As noted in connection with the description of step 26 of Figure 1, the sensitivity of the photocell is directly proportional to the length of the gap between its electrodes. In some applications, it is highly desirable to increase the sensitivity by increasing the gap length without enlarging the overall size of the photocell. A preferred structure in which this objective is accomplished is illustrated in Figure 6. The photocell 61 shown in Figure 6 comprises a glass disc 62 which serves as a substrate for a sintered CdS coating 63. The photocell further includes two electrodes 64 and 65 provided with individual leads 68 and 69 respectively. In this construction, however, the simple linear gap 46 of Figure 4 is not employed; rather, a meandering gap 66 is formed between electrodes 64 and 65. Of course, it would be extremely diificult to form a constant-width gap of this con figuration by hand painting. It is readily possible, however, to achieve the desired gap configuration by applying electrodes 64 and 65 to the CdS coating by silk screening or similar techniques using a graphite suspension in alcohol known under the commercial tradename of Neolube. With silk screening, the width of gap 66 may be precisely controlled and the illustrated configuration may be employed to increase the gap length very substantially as compared to the simpler configuration of Figure 4, thus effectively providing materially increased sensitivity in a cell without requiring a corresponding increase in cell dimensions.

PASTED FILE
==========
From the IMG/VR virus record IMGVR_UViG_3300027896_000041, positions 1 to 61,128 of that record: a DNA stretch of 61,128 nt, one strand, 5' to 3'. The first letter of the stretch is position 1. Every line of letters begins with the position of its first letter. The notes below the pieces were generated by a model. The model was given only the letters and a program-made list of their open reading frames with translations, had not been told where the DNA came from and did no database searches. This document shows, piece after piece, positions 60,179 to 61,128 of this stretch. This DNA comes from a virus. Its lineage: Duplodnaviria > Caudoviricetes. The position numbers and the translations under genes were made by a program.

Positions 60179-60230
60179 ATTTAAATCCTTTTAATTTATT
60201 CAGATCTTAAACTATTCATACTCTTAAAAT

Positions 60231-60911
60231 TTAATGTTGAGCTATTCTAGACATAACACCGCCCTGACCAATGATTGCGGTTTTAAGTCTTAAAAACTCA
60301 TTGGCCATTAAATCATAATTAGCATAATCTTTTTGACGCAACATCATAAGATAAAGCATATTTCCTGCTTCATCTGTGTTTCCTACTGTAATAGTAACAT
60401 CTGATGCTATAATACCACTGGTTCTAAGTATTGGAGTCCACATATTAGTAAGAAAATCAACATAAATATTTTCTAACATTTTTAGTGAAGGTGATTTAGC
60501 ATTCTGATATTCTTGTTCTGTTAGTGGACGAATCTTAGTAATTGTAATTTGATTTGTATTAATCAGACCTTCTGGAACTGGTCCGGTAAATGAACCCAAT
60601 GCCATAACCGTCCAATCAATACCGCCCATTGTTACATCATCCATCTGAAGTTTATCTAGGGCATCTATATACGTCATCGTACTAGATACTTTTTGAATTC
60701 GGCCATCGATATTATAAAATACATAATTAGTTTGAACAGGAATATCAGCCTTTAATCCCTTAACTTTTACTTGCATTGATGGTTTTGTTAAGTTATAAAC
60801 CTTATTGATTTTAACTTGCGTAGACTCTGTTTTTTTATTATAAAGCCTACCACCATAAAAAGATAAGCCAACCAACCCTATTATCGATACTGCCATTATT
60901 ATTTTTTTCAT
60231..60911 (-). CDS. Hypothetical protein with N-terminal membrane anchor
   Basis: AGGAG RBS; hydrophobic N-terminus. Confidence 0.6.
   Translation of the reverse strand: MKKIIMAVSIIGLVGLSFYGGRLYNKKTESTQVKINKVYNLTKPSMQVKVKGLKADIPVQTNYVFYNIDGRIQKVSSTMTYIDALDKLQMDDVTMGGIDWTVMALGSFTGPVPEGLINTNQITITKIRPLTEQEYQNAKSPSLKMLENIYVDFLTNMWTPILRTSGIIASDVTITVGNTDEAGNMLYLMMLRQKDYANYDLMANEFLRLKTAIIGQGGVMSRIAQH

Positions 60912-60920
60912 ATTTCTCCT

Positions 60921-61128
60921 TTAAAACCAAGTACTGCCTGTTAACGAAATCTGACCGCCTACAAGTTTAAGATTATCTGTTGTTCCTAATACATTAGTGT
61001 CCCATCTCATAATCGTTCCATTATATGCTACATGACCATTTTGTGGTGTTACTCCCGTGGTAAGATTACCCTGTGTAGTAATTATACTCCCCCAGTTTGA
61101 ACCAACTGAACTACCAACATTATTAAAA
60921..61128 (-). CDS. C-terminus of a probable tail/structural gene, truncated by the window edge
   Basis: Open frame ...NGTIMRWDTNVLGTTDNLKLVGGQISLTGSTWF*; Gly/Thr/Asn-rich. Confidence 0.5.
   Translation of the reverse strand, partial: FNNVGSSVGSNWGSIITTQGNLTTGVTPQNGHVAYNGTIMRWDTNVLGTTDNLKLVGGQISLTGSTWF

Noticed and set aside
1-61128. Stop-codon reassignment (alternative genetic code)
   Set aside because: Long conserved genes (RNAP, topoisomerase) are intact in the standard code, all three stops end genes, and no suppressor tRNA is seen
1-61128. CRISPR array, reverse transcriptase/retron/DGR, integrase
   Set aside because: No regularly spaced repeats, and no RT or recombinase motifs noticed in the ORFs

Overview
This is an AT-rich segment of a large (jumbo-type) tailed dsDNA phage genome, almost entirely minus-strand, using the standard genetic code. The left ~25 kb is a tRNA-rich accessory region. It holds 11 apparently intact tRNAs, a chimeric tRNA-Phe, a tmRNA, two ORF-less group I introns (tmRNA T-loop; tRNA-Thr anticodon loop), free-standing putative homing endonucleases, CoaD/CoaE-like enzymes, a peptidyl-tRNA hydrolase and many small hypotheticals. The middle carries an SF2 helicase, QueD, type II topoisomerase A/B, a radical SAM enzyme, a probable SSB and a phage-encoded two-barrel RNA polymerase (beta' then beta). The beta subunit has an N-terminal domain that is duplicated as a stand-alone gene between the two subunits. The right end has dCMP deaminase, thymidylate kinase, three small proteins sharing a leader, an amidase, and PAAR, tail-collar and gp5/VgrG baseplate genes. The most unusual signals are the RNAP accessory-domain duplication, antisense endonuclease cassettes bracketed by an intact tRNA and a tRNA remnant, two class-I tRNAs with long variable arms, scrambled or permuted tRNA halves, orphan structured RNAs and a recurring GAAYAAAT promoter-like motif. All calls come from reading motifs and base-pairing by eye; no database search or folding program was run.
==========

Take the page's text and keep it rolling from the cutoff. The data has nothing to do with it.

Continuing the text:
In Figure 7, the percentage of maximum current translated by a typical photocell manufactured in accordance with the specific technique described above and utilizing the structure of Figure 6 is plotted as a function of the wavelength of incident radiation to illustrate the spectral response characteristics of the cell. This response characteristic, curve 70, shows a sharp response peak at approximately 5100 Angstroms, which is typical of most CdS cells, whether of the evaporated, single-crystal, or sintered types. v In Figure 8, the current translated through a typical cell is shown as a function of incident illumination, both quantities being plotted on logarithmic scales. Curve 80 shows the current for various levels of illumination where the potential difference between the cell electrodes is 100 volts, curve 81 indicates the current values for a potential difference between electrodes 64 and 65 of volts, and curve 82 shows the current values for a voltage difference of 2.5 volts.